Thursday, January 22, 2009

Faith and Writing

One of the best rewards from blogging is that it marked the first time my thoughts, ideas or writings have actually come under criticism. The scribbled red marks that one gets back in grade 12 english - that I didn't interpret the poem well or whatnot - are simply too easy to dismiss as pointless and subjective. But on the blogosphere, when someone, even an anonymous person from the other end of the internet, actually takes issue with your train of thought on a subject that's relatively concrete, it's entirely different.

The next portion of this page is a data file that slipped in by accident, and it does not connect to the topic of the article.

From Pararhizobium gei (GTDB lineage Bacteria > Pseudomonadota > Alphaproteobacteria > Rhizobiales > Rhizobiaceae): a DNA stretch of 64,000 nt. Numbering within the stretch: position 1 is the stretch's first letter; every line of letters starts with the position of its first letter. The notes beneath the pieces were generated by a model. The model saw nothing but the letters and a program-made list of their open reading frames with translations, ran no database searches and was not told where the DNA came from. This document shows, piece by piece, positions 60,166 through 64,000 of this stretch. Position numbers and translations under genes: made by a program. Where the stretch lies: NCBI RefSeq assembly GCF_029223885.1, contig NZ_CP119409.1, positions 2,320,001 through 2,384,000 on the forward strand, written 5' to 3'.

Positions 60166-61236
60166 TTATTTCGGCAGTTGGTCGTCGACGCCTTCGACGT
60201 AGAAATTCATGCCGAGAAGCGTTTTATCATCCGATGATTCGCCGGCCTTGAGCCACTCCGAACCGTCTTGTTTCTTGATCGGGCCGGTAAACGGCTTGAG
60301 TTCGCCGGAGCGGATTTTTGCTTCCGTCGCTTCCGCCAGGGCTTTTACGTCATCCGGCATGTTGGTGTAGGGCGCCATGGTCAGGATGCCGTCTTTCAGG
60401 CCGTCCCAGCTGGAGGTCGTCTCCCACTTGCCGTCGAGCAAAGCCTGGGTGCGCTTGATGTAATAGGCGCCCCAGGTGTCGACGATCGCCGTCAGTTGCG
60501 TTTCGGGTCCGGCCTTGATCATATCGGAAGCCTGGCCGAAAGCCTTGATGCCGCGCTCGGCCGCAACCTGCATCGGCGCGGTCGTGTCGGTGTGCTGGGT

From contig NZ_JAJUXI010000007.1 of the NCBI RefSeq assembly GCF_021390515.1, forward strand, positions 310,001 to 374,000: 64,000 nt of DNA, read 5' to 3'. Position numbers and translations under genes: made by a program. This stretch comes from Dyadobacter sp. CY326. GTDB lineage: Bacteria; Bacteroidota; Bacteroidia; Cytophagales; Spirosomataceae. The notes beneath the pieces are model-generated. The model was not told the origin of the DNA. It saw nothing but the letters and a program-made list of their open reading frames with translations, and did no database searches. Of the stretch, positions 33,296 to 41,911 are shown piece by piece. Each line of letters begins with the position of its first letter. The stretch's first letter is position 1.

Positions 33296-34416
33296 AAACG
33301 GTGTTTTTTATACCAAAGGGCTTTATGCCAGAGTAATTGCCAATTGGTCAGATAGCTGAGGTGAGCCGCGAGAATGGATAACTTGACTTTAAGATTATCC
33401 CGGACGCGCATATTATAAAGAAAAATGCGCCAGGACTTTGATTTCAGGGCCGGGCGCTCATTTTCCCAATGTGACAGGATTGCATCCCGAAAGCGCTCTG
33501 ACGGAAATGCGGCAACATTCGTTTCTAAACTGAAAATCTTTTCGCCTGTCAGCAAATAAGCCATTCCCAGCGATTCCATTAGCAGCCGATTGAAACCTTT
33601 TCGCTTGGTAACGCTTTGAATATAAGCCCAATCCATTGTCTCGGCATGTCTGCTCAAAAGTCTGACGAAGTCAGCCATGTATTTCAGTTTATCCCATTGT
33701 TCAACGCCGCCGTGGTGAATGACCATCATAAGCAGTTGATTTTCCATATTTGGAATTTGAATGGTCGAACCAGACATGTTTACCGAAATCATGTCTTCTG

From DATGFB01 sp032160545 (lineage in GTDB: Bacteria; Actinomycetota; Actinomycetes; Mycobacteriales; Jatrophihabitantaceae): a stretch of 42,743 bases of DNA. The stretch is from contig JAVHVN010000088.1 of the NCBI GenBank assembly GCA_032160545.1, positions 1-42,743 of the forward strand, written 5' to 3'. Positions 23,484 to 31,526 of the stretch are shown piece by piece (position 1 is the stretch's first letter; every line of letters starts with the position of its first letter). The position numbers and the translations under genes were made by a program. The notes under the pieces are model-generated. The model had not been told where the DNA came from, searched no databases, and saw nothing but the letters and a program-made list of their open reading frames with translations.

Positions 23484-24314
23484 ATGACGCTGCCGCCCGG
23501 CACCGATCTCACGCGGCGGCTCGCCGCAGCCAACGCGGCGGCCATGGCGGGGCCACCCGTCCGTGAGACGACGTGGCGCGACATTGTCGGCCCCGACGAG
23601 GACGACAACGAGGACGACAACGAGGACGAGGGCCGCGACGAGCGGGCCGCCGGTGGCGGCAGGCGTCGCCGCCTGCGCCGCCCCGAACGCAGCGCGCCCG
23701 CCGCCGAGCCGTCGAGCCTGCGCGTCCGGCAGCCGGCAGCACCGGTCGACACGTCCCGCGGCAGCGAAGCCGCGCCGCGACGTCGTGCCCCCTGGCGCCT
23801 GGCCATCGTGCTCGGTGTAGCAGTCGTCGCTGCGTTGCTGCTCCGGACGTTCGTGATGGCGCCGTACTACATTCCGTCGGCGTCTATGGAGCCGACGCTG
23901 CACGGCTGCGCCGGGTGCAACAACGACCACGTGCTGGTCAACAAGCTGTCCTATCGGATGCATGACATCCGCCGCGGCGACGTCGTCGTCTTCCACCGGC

I remain quite tentative about reading my comments at times, though I do appreciate them, because criticism is still something I have difficulty handling, and on the internet it's rarely anything but harsh. However, the implantation of the idea that one must be ready to defend their written word is important, and I owe that, and by proxy, harsh comments, a lot.

I have a post on student loans over at Maclean's that is currently being savaged, in case you're wondering where this is coming from.

1 comment:

Nick Rowe said...

Hang in there!

It's worse than criticism at school, because it's public. Like being made to stand up in front of the class, and listen to a gang of teachers read out what's wrong with your essay.

I haven't read your MacLeans post, but think of it this way: can you imagine *any* post on the subject of student loans which did not get savaged by one group or another?